The glass phase that forms during the firing of a ceramic material can be thought of as the glue that holds the finished work together. The fancy name for this is vitrification–or the ceramic chemistry that transforms a clay body into a hard, non crystalline glass.
Clay bodies have ranges of temperature that they can be fired to. In today’s post, Dave Finkelnburg explains how to examine the results of test firing a clay body to varying temperatures and determine the best ceramic firing temperature. – Jennifer Poellot Harnetty, editor.
P.S. Learn more about vitrification and the glass phase that forms during the firing of ceramic materials in the May 2016 issue of Ceramics Monthly.
Vitrification, from vitreum, Latin for “glass” is the most important, and perhaps the most poorly understood, process in ceramics. A glass formed in the process of vitrification, even in tiny amounts, is what holds ceramic materials together.
It isn’t necessary to know the particular chemistry of a given clay body to determine the vitrification temperature. The temperature can be determined quite accurately by examining samples of the body fired to different peak temperatures.
All clay bodies shrink during firing. As peak firing temperature increases, that shrinkage continues until a clay body reaches its maximum density. However, if the firing temperature is raised even higher, the body will begin to expand again. The shrinkage curve shown, for a hypothetical cone 3 clay body (Figure 1), illustrates what happens when any clay body is fired. As the body is heated it shrinks and becomes denser. If heating continues after peak density is reached, gas bubbles in the glass phase expand and the body expands too, becoming less dense again. However, there is an important difference in the body before and after full density is reached. The pores early in the firing are open and can absorb moisture. Late in the firing those pores are only in the glass phase so they are closed, sealed in by the glass. While in this case the body shrinks linearly from cone 012 to cone 2, the body begins to bloat above cone 4 and expand again. A similar situation with a cone 04 clay body can be seen in figure 2 (see above).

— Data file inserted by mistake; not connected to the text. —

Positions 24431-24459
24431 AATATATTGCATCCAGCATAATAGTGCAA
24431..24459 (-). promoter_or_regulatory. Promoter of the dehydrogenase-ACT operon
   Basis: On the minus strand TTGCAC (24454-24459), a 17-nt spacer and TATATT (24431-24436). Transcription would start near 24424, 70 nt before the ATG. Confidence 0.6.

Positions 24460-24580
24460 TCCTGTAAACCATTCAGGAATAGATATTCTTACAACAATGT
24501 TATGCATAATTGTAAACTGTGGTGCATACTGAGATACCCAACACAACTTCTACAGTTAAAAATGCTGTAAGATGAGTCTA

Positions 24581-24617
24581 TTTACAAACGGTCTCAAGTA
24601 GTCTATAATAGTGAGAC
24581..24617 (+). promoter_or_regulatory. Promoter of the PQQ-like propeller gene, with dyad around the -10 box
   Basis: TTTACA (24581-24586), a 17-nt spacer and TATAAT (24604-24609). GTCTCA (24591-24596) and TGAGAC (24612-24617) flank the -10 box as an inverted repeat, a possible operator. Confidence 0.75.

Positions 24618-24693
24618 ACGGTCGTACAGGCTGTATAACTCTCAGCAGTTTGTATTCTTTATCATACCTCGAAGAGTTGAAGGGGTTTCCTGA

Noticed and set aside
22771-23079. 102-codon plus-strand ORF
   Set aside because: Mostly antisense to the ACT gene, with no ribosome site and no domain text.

The bloating occurs because the glass phase contains bubbles of vapor that form during the firing. As the kiln temperature increases, the vapor inside the bubble is heated and its pressure inside the bubble increases.
At the same time, the glass phase becomes less viscous. That permits the vapor bubble to expand. If firing proceeds to a high enough temperature, the body will either slump from formation of an excessive quantity of glass phase or bloats will burst, rupturing the surface of the ware.
Firing should be confined to a temperature that does not exceed that observed along the horizontal portion of the shrinkage curve. Better clay bodies will exhibit a larger span of peak firing temperature with little change in volume. Few bodies exist, however, that are capable of firing to acceptable maturity over a full 5 cones of temperature difference.